Interactionism and the Non-Obviousness of Scientific Theories: a Response To Michael P. Levine

Interactionism and the Non-Obviousness of Scientific Theories: a Response To Michael P. Levine RESPONSE INTERACTIONISM AND THE NON-OBVIOUSNESS OF SCIENTIFIC THEORIES: A RESPONSE TO MICHAEL P. LEVINE ROBERT N. MCCAULEY E. THOMAS LAWSON 1. Introduction Michael Levine's discussion of Rethinking Religion ( 1990) and "Crisis of Conscience, Riddle of Identity" (1993) includes some rash charges, some useful comments, and some profound misunderstandings. The latter, especially, reveal areas where we need to clarify and further defend our claims. In the second section we shall discuss the episte- mological and methodological issues that Levine raises. Then we shall turn in the third section to theoretical and substantive matters. In fact, Levine remains almost completely silent on substantive mat- ters (except to say that our claims are "obvious" and "trite"). Levine claims, in effect: ( 1 ) that religion is outside of the scope of scientific analysis; (2) that our competence approach to theorizing is not necessary for generating the theoretical claims that we make; and (3) that the substantive consequences of those theoretical claims are obvious and trivial. We unequivocally reject the first and third claims and, Levine's profound misunderstandings about the competence approach to theorizing notwithstanding, completely agree with the second. Identifying the confusions in Levine's discussion that inform item (3) will http://www.deepdyve.com/assets/images/DeepDyve-Logo-lg.png Method & Theory in the Study of Religion Brill

Interactionism and the Non-Obviousness of Scientific Theories: a Response To Michael P. Levine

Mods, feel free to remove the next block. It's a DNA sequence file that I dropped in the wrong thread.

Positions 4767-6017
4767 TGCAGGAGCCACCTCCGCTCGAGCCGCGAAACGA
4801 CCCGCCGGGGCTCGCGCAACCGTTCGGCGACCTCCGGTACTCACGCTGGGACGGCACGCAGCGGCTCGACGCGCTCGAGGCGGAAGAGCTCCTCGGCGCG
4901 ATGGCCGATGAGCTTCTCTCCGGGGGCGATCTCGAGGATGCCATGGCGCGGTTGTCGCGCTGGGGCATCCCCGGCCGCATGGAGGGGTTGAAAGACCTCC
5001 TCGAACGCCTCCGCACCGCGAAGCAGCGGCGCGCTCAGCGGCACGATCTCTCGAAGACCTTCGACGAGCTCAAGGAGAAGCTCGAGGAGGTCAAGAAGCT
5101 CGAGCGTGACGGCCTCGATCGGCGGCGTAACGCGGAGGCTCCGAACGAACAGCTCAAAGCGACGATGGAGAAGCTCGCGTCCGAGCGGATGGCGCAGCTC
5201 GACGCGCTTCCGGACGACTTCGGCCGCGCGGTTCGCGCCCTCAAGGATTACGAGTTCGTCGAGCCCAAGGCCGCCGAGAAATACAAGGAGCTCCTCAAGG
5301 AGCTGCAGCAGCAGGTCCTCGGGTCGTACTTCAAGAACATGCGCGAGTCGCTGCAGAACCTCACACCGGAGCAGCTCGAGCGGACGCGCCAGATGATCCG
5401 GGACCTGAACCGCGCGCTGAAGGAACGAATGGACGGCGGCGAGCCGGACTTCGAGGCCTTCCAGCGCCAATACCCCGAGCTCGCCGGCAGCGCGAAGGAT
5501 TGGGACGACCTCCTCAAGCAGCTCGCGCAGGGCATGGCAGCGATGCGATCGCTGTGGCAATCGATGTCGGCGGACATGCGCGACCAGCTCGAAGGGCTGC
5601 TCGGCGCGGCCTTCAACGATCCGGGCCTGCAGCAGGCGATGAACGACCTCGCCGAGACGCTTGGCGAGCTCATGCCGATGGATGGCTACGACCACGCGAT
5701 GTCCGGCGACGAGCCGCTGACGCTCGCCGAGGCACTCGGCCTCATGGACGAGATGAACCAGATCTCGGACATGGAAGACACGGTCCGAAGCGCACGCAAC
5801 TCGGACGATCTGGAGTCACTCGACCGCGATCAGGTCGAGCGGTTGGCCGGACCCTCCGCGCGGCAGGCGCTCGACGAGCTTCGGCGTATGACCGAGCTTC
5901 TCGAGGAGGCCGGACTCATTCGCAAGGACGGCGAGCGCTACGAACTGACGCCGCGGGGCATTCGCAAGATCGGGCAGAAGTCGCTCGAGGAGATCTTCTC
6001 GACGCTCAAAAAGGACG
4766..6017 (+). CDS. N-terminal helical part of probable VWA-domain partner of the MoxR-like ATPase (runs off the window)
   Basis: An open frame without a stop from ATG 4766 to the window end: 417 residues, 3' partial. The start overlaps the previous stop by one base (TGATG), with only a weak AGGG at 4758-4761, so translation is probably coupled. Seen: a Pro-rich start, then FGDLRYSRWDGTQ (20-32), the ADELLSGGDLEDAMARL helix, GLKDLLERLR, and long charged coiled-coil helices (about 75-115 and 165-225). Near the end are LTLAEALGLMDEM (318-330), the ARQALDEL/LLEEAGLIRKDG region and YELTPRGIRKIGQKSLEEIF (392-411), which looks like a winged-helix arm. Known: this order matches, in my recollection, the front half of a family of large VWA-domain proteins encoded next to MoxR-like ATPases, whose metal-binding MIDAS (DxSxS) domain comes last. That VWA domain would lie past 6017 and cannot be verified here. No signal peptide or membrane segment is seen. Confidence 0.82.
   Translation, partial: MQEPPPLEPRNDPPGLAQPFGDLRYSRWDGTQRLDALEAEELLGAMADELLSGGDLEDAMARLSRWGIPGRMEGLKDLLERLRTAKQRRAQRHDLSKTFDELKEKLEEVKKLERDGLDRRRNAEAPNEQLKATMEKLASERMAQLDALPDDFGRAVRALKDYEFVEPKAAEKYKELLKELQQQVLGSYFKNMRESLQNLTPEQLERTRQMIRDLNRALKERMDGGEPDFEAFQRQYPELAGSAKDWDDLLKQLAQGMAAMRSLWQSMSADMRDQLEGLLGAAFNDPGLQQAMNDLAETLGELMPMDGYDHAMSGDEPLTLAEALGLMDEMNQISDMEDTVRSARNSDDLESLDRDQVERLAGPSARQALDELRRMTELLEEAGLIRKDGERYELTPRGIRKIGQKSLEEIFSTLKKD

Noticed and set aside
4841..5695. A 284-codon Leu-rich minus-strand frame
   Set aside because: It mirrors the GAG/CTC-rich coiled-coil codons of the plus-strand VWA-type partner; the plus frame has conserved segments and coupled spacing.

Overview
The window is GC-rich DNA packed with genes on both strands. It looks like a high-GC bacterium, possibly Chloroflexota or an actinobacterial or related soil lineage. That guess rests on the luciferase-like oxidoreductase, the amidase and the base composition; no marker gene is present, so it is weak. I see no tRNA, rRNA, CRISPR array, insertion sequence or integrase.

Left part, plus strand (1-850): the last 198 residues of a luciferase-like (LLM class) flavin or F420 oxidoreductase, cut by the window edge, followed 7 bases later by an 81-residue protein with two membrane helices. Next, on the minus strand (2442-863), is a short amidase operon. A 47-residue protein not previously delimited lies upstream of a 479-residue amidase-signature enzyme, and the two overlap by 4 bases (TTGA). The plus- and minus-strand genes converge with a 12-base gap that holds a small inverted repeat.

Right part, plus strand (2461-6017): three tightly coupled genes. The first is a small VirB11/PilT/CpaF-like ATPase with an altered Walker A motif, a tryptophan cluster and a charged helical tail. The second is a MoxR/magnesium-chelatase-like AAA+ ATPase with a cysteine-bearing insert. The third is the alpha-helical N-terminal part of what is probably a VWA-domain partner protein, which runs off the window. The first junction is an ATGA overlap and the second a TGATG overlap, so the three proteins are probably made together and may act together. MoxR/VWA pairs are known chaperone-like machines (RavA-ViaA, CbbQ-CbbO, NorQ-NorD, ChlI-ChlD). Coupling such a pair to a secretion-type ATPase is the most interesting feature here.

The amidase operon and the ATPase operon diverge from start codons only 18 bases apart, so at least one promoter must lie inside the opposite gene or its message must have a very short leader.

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Publisher
Brill
Copyright
© 1998 Koninklijke Brill NV, Leiden, The Netherlands
ISSN
0943-3058
eISSN
1570-0682
D.O.I.
10.1163/157006898X00321
Publisher site
See Article on Publisher Site

Abstract

RESPONSE INTERACTIONISM AND THE NON-OBVIOUSNESS OF SCIENTIFIC THEORIES: A RESPONSE TO MICHAEL P. LEVINE ROBERT N. MCCAULEY E. THOMAS LAWSON 1. Introduction Michael Levine's discussion of Rethinking Religion ( 1990) and "Crisis of Conscience, Riddle of Identity" (1993) includes some rash charges, some useful comments, and some profound misunderstandings. The latter, especially, reveal areas where we need to clarify and further defend our claims. In the second section we shall discuss the episte- mological and methodological issues that Levine raises. Then we shall turn in the third section to theoretical and substantive matters. In fact, Levine remains almost completely silent on substantive mat- ters (except to say that our claims are "obvious" and "trite"). Levine claims, in effect: ( 1 ) that religion is outside of the scope of scientific analysis; (2) that our competence approach to theorizing is not necessary for generating the theoretical claims that we make; and (3) that the substantive consequences of those theoretical claims are obvious and trivial. We unequivocally reject the first and third claims and, Levine's profound misunderstandings about the competence approach to theorizing notwithstanding, completely agree with the second. Identifying the confusions in Levine's discussion that inform item (3) will

Journal

Method & Theory in the Study of ReligionBrill

Published: Jan 1, 1998

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